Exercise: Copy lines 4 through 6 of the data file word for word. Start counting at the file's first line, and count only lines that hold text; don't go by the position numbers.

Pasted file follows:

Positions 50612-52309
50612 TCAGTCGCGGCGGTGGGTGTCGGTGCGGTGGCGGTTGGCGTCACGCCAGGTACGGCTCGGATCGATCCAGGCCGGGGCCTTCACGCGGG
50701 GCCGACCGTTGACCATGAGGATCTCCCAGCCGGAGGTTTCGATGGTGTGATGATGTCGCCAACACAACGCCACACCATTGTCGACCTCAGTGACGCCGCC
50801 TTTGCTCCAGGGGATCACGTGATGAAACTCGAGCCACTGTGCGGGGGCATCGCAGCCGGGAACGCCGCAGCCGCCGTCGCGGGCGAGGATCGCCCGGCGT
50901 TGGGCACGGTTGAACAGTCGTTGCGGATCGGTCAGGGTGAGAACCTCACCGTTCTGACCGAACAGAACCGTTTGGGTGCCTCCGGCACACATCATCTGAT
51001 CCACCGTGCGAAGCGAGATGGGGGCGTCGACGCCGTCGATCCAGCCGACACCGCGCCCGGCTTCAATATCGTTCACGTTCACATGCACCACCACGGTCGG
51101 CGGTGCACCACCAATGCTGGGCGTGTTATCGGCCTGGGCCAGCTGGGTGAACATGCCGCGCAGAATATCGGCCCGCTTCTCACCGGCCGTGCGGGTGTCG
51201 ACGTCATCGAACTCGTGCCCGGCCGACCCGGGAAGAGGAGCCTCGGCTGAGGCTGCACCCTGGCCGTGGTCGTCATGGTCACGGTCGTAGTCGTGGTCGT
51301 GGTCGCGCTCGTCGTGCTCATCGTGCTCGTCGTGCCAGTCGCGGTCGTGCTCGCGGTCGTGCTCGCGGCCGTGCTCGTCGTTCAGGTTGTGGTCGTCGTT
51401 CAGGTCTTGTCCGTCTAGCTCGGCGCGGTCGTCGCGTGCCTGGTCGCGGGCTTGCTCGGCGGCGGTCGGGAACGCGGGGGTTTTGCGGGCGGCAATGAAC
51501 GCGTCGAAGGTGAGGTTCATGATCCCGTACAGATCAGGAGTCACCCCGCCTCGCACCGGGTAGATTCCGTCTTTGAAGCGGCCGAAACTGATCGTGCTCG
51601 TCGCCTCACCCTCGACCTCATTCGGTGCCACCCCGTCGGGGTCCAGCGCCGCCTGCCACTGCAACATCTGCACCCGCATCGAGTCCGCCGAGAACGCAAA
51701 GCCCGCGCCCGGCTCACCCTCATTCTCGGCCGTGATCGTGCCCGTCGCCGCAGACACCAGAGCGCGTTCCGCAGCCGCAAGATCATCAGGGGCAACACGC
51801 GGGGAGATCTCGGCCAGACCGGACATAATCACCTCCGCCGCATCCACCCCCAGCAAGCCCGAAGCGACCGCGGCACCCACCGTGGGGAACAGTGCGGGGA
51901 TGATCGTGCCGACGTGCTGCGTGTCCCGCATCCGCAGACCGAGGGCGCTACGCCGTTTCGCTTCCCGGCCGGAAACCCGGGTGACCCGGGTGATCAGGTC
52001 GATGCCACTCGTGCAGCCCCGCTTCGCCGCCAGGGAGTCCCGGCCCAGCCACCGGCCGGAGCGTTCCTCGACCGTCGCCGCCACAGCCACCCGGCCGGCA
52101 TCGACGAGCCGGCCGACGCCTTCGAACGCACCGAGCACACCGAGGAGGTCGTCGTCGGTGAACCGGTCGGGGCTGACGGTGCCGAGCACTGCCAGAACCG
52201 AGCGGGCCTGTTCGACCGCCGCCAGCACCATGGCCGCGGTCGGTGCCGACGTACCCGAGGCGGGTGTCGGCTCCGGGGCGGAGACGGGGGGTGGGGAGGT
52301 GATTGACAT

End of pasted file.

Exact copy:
50801 TTTGCTCCAGGGGATCACGTGATGAAACTCGAGCCACTGTGCGGGGGCATCGCAGCCGGGAACGCCGCAGCCGCCGTCGCGGGCGAGGATCGCCCGGCGT
50901 TGGGCACGGTTGAACAGTCGTTGCGGATCGGTCAGGGTGAGAACCTCACCGTTCTGACCGAACAGAACCGTTTGGGTGCCTCCGGCACACATCATCTGAT
51001 CCACCGTGCGAAGCGAGATGGGGGCGTCGACGCCGTCGATCCAGCCGACACCGCGCCCGGCTTCAATATCGTTCACGTTCACATGCACCACCACGGTCGG